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A Does Delta Method work for asymptotic distributions?

  1. Apr 24, 2017 #1
    So if I have a logistic regression: ##log (\hat {odds})=\hat{\beta_{0}}+\hat{\beta_{1}}x##. How would I find a confidence interval for x if I am given ##odds=5## This is going in reverse, where if I have the outcome, I try to do inference on the predictor.

    We know that ##\hat{\vec{\beta}}##, the vector of ##\hat{\beta_{0}}## and ##\hat{\beta_{1}}##, is distributed asmptotically as ##N( \vec{\beta}, \hat{{Var{\hat{\beta}}}})## for large sample sizes where ##\hat{{Var{\hat{\beta}}}}## is the estimated variance covariance matrix.( similar to how ##\sigma^{2}## is estimated by ##s^{2}## for the basic t test).

    So solving for x using ##log (5)=\beta_{0}+\beta_{1}x## I get: ##x( \beta_{0},\beta_{1}) =\frac{ log(5)-\beta_{0}} {\beta_{1} }## a multivariate function of both parameters.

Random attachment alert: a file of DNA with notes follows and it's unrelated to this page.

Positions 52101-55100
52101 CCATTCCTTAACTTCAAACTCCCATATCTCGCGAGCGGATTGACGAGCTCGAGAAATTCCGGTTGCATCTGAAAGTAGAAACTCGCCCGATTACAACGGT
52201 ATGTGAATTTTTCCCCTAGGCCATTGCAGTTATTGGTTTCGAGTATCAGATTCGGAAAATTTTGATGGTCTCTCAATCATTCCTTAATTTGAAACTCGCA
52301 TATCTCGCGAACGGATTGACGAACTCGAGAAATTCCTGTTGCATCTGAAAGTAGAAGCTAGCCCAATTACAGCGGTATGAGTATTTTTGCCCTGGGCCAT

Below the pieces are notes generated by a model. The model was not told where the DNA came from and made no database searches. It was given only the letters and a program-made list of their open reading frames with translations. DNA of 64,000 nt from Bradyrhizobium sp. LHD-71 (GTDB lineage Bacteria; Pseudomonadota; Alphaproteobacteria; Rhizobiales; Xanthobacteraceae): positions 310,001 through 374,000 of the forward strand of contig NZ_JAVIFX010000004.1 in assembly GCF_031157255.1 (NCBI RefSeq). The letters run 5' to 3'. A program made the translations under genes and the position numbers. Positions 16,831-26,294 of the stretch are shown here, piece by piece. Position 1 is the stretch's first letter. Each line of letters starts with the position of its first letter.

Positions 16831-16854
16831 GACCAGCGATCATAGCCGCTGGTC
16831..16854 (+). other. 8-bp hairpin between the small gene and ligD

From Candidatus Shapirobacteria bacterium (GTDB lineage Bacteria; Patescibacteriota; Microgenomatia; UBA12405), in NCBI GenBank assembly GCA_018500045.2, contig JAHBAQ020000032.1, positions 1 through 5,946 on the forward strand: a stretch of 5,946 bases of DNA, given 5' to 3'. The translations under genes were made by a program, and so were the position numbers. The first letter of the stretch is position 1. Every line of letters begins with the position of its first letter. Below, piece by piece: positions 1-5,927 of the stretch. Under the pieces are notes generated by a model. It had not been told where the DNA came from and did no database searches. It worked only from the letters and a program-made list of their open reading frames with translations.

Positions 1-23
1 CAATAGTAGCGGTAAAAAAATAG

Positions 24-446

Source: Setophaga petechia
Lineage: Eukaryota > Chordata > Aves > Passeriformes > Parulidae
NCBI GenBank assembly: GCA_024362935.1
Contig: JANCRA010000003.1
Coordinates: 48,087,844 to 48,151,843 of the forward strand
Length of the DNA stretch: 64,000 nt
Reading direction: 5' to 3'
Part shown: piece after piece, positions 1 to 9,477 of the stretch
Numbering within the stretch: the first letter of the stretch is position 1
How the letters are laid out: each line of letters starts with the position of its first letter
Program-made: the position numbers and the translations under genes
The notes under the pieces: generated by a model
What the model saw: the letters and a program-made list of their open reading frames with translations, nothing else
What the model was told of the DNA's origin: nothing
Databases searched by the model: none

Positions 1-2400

So it seems that I would use the delta method but the one problem is the variance covariance matrix is an estimated one, so it doesn't have any actual parameters in it. Would delta method still work for this? Or would I need to try another method?
     
  2. jcsd
  3. Apr 25, 2017 #2

    DrDu

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    Science Advisor

    No, that's ok. The point is that you can Taylor expand ##Var_\beta=Var_\hat{\beta}+(\partial Var_\beta/\partial \beta )(\hat{\beta}-\beta)+\ldots##.
    Now ##\hat{\beta}-\beta## is of order ##1/\sqrt{N}##, so that asymptotically, you can neglect the second term.
     
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